Richard Blais: Thank you. It's nice to hear a friendly voice.
BR: So, Tongue and Cheek. When does it open?
RB: Ha! I mean it's a name that I would love to use, but maybe I played that card and I wont be able to use it. I think that the restaurant, whatever it's called, opens sometime within the next year or two.
BR: Here in Atlanta?
RB: Well that’s a question that depends on whoever else wants to get involved with it and sign a check for it, or help sign a check for it. I’d love it to be in Atlanta, or any big city for that matter.
BR: You said something that really struck me on the show last night - “It’s not about me, it’s about the guest.” I wonder if that’s something that has changed for you in the last couple of years.
RB: Yeah I think for sure. You know my well-documented history in Atlanta, and then going on my first run of Top Chef...I think at a certain point over the last couple of years I realized that some of the things I was doing might have been to show people I could cook or show people that I know technique or that I know how to use a gadget. At the time none of it was ever my intention to get away from food or flavor, but at this point in my career I’m just as happy roasting a chicken as I am dipping horseradish ice cream into liquid nitrogen. It's been something I have struggled with over the last year in particular and something I very much wanted to express in this run of the show.
BR: Let's talk about Mike Isabella. I was just floored that he was still talking trash and at the very last minute in the stew room. But I couldn't tell how much of it was editing, because it did seem like there was a lot of editing done to make it look like you had lost a lot of your confidence once you got to the finale.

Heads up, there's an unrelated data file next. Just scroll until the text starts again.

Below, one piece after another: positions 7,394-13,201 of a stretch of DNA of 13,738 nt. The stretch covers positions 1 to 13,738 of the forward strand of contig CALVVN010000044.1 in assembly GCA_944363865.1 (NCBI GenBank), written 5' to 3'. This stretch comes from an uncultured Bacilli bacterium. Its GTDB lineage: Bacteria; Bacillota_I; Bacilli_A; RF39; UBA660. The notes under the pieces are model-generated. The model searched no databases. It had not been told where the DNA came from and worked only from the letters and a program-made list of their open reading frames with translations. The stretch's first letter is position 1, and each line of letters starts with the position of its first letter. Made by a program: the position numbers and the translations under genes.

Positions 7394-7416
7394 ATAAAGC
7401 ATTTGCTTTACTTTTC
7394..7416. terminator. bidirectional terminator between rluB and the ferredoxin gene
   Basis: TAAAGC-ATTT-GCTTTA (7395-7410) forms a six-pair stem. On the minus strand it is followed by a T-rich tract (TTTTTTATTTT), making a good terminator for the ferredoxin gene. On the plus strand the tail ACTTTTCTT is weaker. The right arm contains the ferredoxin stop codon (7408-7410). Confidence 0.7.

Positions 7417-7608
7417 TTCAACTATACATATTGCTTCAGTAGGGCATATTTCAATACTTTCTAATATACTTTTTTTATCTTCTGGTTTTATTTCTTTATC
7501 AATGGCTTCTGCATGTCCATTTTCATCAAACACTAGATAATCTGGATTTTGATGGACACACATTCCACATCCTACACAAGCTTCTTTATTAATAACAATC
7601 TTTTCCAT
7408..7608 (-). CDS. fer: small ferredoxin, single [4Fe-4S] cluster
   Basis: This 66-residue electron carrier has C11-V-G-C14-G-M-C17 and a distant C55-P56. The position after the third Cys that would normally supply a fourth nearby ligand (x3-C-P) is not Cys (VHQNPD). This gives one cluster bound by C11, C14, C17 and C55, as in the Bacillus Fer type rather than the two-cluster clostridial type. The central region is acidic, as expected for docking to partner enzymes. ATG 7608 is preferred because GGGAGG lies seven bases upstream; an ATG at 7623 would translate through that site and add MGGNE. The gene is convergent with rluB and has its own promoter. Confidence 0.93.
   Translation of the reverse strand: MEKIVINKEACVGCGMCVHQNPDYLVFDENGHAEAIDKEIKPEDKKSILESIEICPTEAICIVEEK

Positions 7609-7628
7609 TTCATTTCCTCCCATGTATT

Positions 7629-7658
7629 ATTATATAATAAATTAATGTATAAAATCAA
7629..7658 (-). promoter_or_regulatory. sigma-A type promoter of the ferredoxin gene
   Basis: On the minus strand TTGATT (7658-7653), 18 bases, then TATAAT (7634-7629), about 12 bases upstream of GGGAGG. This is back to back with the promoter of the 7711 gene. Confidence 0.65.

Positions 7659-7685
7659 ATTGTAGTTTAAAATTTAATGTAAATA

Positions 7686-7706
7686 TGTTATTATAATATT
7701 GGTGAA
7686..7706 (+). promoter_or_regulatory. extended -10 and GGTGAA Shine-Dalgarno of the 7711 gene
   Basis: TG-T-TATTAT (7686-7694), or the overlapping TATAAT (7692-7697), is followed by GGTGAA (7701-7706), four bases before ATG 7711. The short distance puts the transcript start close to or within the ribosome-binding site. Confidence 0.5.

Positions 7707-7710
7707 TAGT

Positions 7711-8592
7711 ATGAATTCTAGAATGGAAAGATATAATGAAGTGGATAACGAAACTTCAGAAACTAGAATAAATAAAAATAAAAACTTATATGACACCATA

RB: I always think that what you see is actually what's happening. You know, I think you can emphasize certain feels or actions, but yeah that’s Mike, he is confident, he does have that swagger. He had it last night even after the fact. That's his personality and it's something that quite honestly I admire. But I’ve also been that guy, and again it goes back to the “It’s not about me it’s about the food.” Someone just asked me, “I mean you were such a nice guy in the first season and in this season you were so neurotic,” and I think really I’m just being a little more honest. So I do think you get a good gauge of people’s true personality.
BR: Are you still doing the Science Channel show?
RB: We shot those two episodes and right now we’re kind of in the process of finding a home for it or a home for a version of it. So as I speak to you right now there aren't going to be any more episodes on Science Channel. That being said, many people are looking at it or versions of it to move forward.
BR: Did Marcel totally bite your show?
RB: I haven’t seen Marcel’s show. And honestly I don’t know who was approached first or how that happened, but again I haven’t seen it. You know me, I’m not a hater.
BR: I know you’re not. I can do the hating for you.
BR: They got in touch with me and they were like “Is there a way you can promote Marcel's show on your blog?” and i was like, “Have you read my blog? You don’t want me talking about Marcel.”
Do you feel redeemed? Do you feel like this is a redemption?
RB: I do feel redeemed. When you don’t win the first time...I thought I was the best chef the first time around. And then you start think, well, you know I don’t even know if I can win. This was about the drive to actually win, and I think that at the end of the show when I was melting down or whatever I was doing, having an emotional breakdown, it was because I didn’t know if I could do it. It was probably one of the first times in my life that I set out and said, 'this is what I’m going to try to do, and I’m going to do everything I can to win,' and it worked.
BR: There are not many second chances like that in life.
RB: There aren't.
BR: It’s like being able to go back and replay high school or something, it’s really bizarre.
RB: That would be interesting. We all want to do that.
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